BATHORY: BATHORY (1984)
1) Storm Of Damnation; 2) Hades; 3) Reaper; 4) Necromansy; 5) Sacrifice; 6) In Conspiracy With Satan; 7) Armageddon; 8) Raise The Dead; 9) War; 10) Outro.
Whatever you think of the whole «black metal» schtick, it has to be acknowledged that, for an 18-year old, Bathory is quite a stunning achievement. There is one thing I am not sure of, and that is the whole «lo-fi» approach. On one hand, it is quite consistent with the general ideology of this band that their output should sound as if it were recorded inside a tightly packed garbage can. On the other hand, even the Devil himself probably likes to ride in style, rather than appear in the image of Freddy Krueger, the only guy who would have probably found the production standards of Bathory completely to the liking of his charred guts.
Which is too bad, because this record, even sharing as it does most of the clichés associated with «extreme» musical genres, is genuinely innovative (for its time) and impressive (for ours). The music is basically a cross between Venom and Slayer, with the grinning hellish carnival attitude of the former set to the thrash metal punch of the latter. Venom serve as the primary inspiration: not only is the goat picture on the front sleeve conceived as a tribute to the front cover of Black Metal, but even several of the songs share the same titles (ʽSacrificeʼ, ʽRaise The Deadʼ). But the music is faster, angrier, «punkier» than Venom ever got, and clearly reflects the influence of the thrash scene — as far as Bathory's opinion is concerned, the Horsemen of the Apocalypse ride fast and hard, and the music has to reflect that fact.
Most importantly, though, the music reflects the unquestionable talents of Thomas Börje Forsberg, usually known by the name of Quorthon, who, by the tender age of 18 years, had not only mastered the high level of guitar technique required to qualify for «metal master», but also developed a taste for complex and interesting riffage. Sure, it takes time and patience to rip through the awful production barrier (the whole album was slap-dashed together in a garage, converted to a recording studio), but after a couple of listens — which go by fairly fast, as the entire album clocks in at a very wise 26:52 — the riffs come through, and they are all similar, but different enough to distinguish one part of this twenty-six minute suite of death and destruction from another. Which is all that is required of them; the rest consists of a sworn dedication to kick ass at top speed (only ʽRaise The Deadʼ slows the tempo down a little bit, probably because the dead are not accustomed to rise as quickly as the Four Horsemen are accustomed to ride).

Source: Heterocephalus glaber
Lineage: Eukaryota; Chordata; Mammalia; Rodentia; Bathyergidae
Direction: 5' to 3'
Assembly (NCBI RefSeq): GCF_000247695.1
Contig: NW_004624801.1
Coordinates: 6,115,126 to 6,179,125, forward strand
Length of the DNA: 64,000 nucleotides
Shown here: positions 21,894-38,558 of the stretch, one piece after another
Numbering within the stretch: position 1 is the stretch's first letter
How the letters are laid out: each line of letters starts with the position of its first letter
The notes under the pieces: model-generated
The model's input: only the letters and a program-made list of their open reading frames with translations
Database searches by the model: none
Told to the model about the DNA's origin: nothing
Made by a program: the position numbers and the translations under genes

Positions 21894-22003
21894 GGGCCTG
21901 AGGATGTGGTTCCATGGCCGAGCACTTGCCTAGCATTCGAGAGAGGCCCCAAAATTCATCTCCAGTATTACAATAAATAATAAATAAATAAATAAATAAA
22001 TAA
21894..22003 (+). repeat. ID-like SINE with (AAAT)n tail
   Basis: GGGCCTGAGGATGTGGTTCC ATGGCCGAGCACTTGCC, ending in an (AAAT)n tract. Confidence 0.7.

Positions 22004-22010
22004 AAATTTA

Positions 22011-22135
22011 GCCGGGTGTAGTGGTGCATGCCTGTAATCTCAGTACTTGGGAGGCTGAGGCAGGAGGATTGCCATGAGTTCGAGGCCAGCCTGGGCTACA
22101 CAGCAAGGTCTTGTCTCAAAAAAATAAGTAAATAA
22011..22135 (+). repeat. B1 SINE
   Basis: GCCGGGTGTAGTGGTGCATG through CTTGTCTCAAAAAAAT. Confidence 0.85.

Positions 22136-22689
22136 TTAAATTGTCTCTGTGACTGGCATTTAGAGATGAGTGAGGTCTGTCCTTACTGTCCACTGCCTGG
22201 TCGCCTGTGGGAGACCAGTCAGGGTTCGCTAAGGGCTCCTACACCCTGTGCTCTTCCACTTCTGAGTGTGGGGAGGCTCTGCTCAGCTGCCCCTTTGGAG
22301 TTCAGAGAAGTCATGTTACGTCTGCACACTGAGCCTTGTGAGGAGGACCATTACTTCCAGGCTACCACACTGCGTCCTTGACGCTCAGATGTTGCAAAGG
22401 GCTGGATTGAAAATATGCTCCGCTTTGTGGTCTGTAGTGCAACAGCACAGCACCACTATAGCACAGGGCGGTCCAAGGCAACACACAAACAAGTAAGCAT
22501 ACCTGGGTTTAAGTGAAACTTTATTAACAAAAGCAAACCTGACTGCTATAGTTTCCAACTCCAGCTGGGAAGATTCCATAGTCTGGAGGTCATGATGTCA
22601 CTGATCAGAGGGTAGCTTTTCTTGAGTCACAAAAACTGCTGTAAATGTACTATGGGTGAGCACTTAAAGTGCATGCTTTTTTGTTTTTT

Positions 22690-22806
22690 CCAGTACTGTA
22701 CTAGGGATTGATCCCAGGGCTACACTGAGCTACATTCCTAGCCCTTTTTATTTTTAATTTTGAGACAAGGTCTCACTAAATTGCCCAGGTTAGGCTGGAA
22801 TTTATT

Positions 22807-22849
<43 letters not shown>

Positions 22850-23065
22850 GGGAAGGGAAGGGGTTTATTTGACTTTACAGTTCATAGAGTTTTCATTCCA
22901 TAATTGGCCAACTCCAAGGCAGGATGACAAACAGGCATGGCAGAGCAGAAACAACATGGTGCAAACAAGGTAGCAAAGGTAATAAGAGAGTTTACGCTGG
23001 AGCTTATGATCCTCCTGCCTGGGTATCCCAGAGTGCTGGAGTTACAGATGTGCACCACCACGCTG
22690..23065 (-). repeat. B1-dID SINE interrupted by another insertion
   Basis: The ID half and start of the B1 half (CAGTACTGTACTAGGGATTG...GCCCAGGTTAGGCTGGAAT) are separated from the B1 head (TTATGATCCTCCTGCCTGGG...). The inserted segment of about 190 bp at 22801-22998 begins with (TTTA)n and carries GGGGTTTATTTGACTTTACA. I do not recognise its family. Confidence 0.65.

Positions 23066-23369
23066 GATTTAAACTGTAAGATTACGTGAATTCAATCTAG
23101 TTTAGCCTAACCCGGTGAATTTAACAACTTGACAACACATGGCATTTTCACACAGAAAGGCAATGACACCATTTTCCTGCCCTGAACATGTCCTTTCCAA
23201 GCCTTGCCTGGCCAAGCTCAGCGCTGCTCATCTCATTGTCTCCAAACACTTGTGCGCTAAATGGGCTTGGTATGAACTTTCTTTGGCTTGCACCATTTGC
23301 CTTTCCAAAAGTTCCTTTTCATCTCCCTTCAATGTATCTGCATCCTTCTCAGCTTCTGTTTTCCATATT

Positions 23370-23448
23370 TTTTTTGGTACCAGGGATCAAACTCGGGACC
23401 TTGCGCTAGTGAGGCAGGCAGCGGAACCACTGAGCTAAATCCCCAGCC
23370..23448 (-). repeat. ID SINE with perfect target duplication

Quorthon's vocals, at this point, are strictly locked in the «evil scream» mode — a bit less laughable than typical «growling» vocals, just as his lyrics are a bit less laughable than the average black metal lyric, especially considering that they come from the mind of an 18-year old Swedish guy. (Well, they are laughable, but for the most part, the words are strung together without offending style or grammar). Just how serious the guy was exactly is hard to tell — as far as I know, nobody ever caught Quorthon in the act of burning down a church or feasting on the flesh of freshly baptised Christian babies, but, of course, stuff like "The lies of Christ will lose / The ways of Hell I choose / I drink the floating blood / Defy the fury of God" (ʽIn Conspiracy With Satanʼ) shows character — and helps build plenty of it.
Anyway, even though I cannot, for the life of me, award an explicit thumbs up to anything with this kind of production (if cleverly constructed riffs are your main forté, I can find no acceptable excuse to insult these riffs with cheap equipment), and, besides, Bathory would move on to much higher ground in the future, this self-titled debut is a fairly amusing listen — could even be one for open-minded Christians, who are not above a smirk or two at a caricaturesque, but professional musical depiction of the Antichrist. Rumour has it that Quorthon expressed surprise and distress when, upon the release of the album, the band started receiving blood-written letters and dead animals in the mail — then again, it only means that he managed to get into character all too well. (But a funny trivia bit: apparently, Quorthon's father was the head of a Swedish record label, and helped the kid out with recording and distribution during the early days of his career. So either we have to conclude that the band was a completely phony act from the beginning, or they got pretty liberal record label heads out there in Sweden).
Check "Bathory" (MP3) on Amazon